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Syncope or Fainting

Syncope means fainting or “passing out”. It happens when a low amount of oxygen is passed to the brain.

Why does someone faint?

There are many reasons for a person to faint or “pass out”. Some of the most common reasons are:

  • low blood pressure

  • a slow heartbeat

  • Seeing something frightening, shocking or unpleasant, like blood.

  • emotional upset

  • extreme embarrassment

  • Standing for a long time

  • Being in a hot and closed place

  • Taking certain medications like those for high blood pressure and heart disease


Before you faint, you may feel:

When a patient feels faint they may say that they are feeling weak, look pale (change in the color of their skin) and fall or sit slumped over (“bent over”)

  • A feeling of heaviness in the legs

  • Double vision

  • Unsure of what is happening (confusion)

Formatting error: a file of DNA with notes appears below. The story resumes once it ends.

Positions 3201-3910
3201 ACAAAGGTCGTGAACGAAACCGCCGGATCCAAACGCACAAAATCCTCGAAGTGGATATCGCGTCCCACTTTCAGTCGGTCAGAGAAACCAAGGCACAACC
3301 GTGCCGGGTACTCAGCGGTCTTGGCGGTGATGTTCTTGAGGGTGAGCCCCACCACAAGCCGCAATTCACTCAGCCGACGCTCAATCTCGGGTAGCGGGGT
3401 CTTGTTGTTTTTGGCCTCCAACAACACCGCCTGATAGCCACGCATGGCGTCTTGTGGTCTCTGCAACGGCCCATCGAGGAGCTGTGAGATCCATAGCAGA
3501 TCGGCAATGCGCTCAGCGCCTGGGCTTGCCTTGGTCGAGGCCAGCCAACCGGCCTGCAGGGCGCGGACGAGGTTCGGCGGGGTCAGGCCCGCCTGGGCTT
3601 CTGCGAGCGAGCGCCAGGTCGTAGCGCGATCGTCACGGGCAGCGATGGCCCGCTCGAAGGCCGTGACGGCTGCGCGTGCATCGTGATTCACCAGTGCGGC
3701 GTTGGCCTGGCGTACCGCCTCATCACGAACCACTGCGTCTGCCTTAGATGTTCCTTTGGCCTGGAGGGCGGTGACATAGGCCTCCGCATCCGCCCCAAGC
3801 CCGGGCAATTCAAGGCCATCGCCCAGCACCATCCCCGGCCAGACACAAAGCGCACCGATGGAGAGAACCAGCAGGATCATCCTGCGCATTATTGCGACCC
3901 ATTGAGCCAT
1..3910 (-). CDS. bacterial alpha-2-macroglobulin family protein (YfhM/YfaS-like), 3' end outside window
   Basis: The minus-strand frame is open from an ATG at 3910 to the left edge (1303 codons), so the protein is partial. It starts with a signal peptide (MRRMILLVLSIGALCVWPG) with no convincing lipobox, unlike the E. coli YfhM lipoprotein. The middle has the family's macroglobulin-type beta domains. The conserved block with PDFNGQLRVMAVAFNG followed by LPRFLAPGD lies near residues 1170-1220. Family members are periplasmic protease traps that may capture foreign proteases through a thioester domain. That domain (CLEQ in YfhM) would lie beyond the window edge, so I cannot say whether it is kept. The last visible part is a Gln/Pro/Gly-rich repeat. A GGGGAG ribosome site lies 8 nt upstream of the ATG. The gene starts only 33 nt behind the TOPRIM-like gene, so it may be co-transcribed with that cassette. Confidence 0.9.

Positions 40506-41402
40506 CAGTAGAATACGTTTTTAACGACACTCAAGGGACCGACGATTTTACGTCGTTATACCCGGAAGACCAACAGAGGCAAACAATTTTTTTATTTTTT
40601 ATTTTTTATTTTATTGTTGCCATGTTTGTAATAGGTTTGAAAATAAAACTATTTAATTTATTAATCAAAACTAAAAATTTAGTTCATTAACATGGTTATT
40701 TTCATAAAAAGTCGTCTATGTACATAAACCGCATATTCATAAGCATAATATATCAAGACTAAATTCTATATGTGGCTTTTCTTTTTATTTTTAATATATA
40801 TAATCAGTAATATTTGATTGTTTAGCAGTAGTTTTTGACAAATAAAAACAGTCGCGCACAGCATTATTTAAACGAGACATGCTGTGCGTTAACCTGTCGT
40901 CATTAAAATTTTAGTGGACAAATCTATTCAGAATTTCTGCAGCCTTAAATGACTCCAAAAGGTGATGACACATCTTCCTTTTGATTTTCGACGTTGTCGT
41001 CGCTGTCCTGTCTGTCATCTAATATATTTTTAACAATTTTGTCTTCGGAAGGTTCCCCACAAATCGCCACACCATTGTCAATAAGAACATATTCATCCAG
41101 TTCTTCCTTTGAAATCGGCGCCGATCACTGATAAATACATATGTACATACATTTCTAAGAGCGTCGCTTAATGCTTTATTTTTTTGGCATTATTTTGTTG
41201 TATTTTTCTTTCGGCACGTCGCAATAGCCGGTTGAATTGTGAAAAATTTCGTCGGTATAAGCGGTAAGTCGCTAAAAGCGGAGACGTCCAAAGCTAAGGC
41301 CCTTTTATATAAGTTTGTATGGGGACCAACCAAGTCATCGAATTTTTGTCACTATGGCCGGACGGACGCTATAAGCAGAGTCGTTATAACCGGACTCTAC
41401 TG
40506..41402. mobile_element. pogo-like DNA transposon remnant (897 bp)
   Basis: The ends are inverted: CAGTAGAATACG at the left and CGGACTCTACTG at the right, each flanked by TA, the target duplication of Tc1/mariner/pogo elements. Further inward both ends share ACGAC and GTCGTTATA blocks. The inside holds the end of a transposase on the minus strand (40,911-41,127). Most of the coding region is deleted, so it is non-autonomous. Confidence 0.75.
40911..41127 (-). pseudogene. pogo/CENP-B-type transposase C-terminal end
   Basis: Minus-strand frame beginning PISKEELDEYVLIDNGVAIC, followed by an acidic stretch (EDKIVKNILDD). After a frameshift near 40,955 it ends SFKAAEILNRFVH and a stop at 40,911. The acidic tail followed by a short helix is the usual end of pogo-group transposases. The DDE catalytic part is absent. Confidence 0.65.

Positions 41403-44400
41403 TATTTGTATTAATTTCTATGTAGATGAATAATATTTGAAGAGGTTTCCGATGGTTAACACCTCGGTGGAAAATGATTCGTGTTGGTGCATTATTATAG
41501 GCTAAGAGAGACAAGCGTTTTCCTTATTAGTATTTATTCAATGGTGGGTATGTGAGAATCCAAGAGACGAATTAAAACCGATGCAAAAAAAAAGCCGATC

• Feeling hot or cold

  • Dizziness or a “floating” feeling

  • A feeling of sickness or nausea and or wanting to throw-up

  • Tiredness and yawning

  • Sweating



  • See a doctor to find and treat any unknown reason for the fainting

  • Consider any other reason for fainting like being in a closed room or standing for a long time and avoid repeating them

  • If you are on any long term or new mediation watch for feeling faint after taking the medication and discuss this with your doctor

  • Eat a well-balanced meal and have at least 8 hours of sleep


What to do if you feel faint or if you see somebody fainting:

  • Find somewhere safe to sit down

  • When sitting place your head between your knees

  • When getting up do it slowly

  • If someone else has fainted lie them on their back facing up

  • Try to loosen all their belts, ties, collars, and tight clothing

  • If they are not breathing call for help

  • If they are breathing but not moving or waking up for more than one minute place them on their side and call for help.